Pressure Sensor Inlet
This illustration shows InSight's pressure sensor inlet (in blue), after the wind and thermal shield has been deployed. The shield will be placed over InSight's seismometer on the ground on Mars.
NASA's InSight Mars lander captured its first image just moments after touching down on the Red Planet on Nov. 26, 2018.
InSight Launches through Fog
The United Launch Alliance Atlas V rocket carrying NASA's InSight Mars lander lifts off from a pad at Vandenberg Air Force Base in California at 4:05 a.m. PDT (7:05 a.m. EDT/1105 GMT) on May 5, 2018.
Flame and Fluff
The rocket engines flare brightly as the Atlas-V rocket carries NASA's InSight lander away to begin the first leg of its journey to Mars.
Throughout Mission Support employees cheer and carouse, celebrating the successful landing of the Mars' InSight lander on the Martian surface on Nov. 26, 2018.
More celebration in JPL Mission Control.
Tracking the Spacecraft
Looking forward to the touchdown on Mars, monitors at NASA's JPL show the status of NASA's Deep Space Network before InSight lands on the Red Planet on Nov. 26, 2018.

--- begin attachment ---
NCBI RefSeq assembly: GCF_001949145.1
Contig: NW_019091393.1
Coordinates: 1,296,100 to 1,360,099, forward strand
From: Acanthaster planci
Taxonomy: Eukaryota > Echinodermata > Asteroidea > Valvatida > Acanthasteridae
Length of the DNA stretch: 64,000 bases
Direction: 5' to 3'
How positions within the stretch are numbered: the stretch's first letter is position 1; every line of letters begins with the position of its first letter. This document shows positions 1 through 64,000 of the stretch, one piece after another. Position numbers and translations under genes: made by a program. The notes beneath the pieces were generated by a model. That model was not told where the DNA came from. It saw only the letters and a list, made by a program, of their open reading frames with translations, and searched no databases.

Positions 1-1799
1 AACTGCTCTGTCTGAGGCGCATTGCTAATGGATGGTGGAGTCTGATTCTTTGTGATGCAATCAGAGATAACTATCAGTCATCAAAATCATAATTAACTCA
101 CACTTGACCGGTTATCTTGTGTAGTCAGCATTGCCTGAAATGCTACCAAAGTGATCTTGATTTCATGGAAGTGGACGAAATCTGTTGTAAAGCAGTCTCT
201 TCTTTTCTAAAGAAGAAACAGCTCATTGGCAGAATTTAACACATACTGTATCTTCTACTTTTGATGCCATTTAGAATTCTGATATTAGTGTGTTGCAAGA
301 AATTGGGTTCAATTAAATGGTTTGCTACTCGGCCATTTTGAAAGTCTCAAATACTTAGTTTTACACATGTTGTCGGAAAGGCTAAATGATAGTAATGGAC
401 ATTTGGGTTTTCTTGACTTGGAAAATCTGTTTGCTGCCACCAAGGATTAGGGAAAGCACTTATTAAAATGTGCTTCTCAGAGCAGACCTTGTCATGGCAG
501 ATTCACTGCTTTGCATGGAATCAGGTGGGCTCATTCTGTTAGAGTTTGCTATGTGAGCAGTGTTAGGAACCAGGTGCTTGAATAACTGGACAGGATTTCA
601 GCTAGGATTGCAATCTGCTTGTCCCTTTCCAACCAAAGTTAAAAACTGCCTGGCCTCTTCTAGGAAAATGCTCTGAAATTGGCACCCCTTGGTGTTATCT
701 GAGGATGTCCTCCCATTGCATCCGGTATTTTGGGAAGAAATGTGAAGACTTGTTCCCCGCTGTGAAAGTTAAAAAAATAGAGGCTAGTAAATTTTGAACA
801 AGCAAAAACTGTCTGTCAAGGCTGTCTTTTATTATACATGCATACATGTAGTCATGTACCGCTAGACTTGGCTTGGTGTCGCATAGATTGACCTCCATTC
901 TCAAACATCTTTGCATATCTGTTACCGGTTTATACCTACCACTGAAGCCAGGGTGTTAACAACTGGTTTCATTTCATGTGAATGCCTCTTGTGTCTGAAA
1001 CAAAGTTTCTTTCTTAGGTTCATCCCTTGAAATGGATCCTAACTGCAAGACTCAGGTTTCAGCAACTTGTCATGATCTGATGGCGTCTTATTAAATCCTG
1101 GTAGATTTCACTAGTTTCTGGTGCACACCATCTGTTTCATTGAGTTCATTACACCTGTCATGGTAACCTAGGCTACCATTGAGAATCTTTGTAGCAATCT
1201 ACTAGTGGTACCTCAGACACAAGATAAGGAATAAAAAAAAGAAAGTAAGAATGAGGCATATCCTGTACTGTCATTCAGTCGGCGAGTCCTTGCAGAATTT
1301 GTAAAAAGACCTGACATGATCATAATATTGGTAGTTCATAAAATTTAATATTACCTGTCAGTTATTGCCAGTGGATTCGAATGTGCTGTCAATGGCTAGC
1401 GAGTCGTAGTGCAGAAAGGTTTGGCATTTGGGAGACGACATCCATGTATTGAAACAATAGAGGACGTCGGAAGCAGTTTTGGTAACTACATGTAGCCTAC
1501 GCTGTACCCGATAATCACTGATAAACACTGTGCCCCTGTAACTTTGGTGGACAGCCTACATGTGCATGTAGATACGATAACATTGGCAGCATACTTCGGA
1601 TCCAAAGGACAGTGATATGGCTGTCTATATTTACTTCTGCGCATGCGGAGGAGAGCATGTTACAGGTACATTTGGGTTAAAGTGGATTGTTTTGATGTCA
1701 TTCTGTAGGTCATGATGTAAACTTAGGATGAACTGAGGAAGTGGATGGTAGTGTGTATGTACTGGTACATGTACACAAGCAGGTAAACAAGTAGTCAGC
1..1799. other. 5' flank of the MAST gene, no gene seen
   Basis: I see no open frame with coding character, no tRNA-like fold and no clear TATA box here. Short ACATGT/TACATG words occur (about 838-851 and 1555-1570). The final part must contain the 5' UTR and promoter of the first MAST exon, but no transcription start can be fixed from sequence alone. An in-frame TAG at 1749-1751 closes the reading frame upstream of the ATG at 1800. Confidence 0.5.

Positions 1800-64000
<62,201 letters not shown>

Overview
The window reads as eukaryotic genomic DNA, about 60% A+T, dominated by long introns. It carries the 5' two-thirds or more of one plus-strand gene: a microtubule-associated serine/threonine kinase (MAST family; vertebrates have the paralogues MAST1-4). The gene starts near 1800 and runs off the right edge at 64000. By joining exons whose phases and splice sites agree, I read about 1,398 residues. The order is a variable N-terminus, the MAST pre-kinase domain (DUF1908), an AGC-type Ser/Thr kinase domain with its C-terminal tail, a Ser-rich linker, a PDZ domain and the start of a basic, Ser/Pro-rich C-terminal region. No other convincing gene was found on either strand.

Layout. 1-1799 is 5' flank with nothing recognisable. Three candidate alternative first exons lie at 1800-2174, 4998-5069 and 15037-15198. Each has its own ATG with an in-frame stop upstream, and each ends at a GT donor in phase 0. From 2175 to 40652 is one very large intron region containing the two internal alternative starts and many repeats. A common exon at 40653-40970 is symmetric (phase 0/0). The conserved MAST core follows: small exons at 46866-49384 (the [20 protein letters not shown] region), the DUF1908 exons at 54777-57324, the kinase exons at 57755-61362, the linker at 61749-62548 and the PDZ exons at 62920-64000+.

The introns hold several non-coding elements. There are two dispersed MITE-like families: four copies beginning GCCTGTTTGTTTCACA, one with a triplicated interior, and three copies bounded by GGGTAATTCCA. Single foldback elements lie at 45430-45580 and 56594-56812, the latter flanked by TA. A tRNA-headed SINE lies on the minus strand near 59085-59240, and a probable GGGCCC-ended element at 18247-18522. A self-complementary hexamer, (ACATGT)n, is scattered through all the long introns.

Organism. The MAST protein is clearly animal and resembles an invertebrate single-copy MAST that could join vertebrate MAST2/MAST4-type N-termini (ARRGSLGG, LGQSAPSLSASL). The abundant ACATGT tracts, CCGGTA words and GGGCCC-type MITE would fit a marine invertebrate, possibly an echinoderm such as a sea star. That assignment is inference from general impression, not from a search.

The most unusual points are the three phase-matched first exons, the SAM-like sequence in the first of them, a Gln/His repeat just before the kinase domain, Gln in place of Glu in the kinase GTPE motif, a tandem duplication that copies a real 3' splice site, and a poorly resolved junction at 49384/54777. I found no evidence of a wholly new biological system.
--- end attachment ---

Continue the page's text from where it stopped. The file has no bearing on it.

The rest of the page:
Ready for the Party
In preparation of the successful landing on Mars, a jar of "good-luck peanuts" has made its way into the Mission Control Area at NASA's JPL. This tradition began in 1964 during the Ranger 7 mission in the JPL's Space Flight Operations Facility.
On Nov. 26, 2018, Vice President Mike Pence offers NASA Administrator Jim Bridenstine congratulations on the successful landing of the Mars' InSight lander. The $993 million unmanned lander will study the crust, mantle and core of the Red Planet.
Atlas V and Mars InSight on the Launchpad
The United Launch Alliance Atlas V rocket carrying NASA's InSight Mars lander stands atop its launchpad at Vandenberg Air Force Base in California ahead of its planned May 5, 2018 launch to the Red Planet.